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Cooking Identities: Aegean-Style Cooking Jugs and Cultural Interaction in Iron Age Philistia and Neighboring Regions

David Ben-Shlomo, Itzhaq Shai, Alexander Zukerman and Aren M. Maeir
American Journal of Archaeology
Vol. 112, No. 2 (Apr., 2008), pp. 225-246
Stable URL: http://www.jstor.org/stable/20627448
Page Count: 22
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Cooking Identities: Aegean-Style Cooking Jugs and Cultural Interaction in Iron Age Philistia and Neighboring Regions
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Abstract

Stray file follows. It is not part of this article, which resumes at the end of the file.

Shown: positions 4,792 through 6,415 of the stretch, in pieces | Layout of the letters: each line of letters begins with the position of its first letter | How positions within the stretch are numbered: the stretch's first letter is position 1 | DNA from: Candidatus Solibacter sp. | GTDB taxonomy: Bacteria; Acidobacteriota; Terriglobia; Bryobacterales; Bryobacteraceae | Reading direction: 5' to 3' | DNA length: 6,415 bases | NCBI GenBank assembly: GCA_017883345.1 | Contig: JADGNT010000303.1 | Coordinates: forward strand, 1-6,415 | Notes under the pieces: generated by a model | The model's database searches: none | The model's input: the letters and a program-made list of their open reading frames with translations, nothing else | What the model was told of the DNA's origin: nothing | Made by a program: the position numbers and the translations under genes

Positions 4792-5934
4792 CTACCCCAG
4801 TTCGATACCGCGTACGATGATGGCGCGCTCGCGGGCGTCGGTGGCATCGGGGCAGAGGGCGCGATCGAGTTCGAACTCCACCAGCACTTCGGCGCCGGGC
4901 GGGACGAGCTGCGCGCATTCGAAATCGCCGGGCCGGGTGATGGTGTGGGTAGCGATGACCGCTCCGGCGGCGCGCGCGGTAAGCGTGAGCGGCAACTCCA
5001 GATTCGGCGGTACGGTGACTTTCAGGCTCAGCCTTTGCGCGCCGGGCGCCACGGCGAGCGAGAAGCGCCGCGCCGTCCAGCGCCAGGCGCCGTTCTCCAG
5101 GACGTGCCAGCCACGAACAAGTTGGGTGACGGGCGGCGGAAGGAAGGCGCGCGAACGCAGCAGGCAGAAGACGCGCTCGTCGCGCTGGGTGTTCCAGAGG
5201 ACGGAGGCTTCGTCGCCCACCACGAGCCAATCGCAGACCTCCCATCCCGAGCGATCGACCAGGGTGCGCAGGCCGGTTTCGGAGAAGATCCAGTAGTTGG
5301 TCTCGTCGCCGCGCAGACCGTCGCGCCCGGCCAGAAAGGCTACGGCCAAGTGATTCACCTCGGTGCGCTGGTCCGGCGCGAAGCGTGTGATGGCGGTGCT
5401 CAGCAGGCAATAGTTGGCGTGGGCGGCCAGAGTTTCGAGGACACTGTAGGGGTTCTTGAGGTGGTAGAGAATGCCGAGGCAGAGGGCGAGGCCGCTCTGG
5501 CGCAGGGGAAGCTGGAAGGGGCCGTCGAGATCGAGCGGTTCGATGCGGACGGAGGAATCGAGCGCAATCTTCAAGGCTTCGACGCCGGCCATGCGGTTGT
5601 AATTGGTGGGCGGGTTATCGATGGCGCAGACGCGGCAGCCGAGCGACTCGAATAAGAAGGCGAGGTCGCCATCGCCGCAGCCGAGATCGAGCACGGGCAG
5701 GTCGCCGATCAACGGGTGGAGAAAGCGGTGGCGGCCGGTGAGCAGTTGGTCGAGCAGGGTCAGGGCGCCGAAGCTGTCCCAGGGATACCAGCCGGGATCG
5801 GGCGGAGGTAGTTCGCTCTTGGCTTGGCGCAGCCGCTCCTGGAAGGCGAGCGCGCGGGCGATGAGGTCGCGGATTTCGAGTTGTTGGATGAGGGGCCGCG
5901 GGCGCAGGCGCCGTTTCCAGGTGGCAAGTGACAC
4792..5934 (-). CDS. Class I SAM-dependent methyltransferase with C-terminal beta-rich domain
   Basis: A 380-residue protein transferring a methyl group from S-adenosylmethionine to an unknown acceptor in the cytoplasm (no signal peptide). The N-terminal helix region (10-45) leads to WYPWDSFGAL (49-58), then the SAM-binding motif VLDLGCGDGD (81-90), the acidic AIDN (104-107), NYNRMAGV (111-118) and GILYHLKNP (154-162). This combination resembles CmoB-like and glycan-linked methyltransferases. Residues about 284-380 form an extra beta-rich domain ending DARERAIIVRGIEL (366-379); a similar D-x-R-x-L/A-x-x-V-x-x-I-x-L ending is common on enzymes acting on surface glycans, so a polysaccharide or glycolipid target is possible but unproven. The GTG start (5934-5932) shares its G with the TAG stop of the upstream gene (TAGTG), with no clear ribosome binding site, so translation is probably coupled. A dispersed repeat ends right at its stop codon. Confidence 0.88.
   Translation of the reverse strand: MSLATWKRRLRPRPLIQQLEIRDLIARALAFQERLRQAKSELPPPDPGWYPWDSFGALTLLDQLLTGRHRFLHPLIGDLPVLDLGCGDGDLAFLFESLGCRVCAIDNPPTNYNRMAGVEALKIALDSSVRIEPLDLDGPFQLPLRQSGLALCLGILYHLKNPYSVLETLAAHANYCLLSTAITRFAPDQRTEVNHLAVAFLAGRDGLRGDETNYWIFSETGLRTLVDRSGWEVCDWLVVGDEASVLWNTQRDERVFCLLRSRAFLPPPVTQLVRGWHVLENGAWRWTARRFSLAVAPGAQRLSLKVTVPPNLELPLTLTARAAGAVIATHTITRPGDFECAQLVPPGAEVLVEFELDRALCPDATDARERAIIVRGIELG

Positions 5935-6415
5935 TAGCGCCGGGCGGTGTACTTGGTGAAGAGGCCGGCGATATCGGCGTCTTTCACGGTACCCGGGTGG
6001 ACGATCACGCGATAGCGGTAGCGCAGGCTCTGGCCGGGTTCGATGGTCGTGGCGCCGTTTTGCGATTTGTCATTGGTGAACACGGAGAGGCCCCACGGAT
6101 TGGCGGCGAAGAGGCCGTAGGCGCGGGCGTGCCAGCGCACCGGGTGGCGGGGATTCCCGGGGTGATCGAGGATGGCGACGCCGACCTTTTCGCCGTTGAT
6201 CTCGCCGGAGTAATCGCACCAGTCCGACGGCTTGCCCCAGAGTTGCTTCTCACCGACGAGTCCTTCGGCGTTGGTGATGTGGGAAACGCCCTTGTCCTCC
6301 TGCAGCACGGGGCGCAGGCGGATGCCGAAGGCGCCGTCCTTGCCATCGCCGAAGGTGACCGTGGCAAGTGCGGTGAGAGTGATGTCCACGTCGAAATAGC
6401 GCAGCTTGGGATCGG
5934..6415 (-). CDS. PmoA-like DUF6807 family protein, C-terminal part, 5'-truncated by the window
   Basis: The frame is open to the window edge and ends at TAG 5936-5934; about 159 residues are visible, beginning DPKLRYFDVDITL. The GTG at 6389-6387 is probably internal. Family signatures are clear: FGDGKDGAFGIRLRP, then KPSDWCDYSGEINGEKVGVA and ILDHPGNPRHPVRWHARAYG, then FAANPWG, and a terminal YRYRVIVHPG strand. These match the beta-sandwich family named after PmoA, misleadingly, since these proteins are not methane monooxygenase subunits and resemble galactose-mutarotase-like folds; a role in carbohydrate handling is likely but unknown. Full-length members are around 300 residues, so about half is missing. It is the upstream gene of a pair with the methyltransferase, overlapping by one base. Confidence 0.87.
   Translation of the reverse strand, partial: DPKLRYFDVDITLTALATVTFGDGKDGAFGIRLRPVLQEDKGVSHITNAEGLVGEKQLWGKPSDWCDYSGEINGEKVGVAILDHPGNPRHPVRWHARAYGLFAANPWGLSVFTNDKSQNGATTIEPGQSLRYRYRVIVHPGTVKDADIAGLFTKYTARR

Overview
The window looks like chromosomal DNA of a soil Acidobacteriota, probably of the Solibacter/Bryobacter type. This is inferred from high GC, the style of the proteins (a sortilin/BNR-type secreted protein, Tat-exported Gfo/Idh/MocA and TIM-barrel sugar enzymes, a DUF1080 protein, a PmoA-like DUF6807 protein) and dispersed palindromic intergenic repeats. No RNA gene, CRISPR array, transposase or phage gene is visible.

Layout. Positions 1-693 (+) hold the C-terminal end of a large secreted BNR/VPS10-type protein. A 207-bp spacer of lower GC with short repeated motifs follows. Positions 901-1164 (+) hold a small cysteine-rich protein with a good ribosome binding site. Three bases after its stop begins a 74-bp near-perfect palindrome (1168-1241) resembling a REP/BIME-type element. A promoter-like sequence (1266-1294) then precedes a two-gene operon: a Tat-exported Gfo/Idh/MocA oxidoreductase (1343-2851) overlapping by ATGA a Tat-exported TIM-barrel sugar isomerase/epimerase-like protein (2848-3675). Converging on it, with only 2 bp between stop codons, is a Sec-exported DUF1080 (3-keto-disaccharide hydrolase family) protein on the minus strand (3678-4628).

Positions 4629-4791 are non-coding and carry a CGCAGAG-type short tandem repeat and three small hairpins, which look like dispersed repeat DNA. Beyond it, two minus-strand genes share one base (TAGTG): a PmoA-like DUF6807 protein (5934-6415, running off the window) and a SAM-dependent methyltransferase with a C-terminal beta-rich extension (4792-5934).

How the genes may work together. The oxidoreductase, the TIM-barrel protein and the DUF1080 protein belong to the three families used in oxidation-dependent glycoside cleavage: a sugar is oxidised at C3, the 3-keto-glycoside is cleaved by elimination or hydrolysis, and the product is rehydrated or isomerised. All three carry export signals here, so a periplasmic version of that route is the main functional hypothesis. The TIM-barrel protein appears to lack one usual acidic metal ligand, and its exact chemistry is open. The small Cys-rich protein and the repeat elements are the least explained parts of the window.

This study presents an analysis of various aspects relating to the changes in cooking vessels during the Iron Age in Philistia and the southern Levant, with particular emphasis on the morphology, manufacturing technology, and regional distribution of cooking jugs. We have combined archaeological data and petrographic analyses to evaluate the technological aspects of these vessels. It is argued that cooking jugs, while first appearing in Philistia, subsequently spread to other regions and cultures. The relationship of this process of dissemination to other factors, such as economic and social changes in the southern Levant, is discussed, and it is argued that the possible incorporation of Philistine cooking practices into the neighboring Iron Age cultures may have implications for understanding the multifaceted, if at times ambiguous, relationships between the Philistines and their neighbors.

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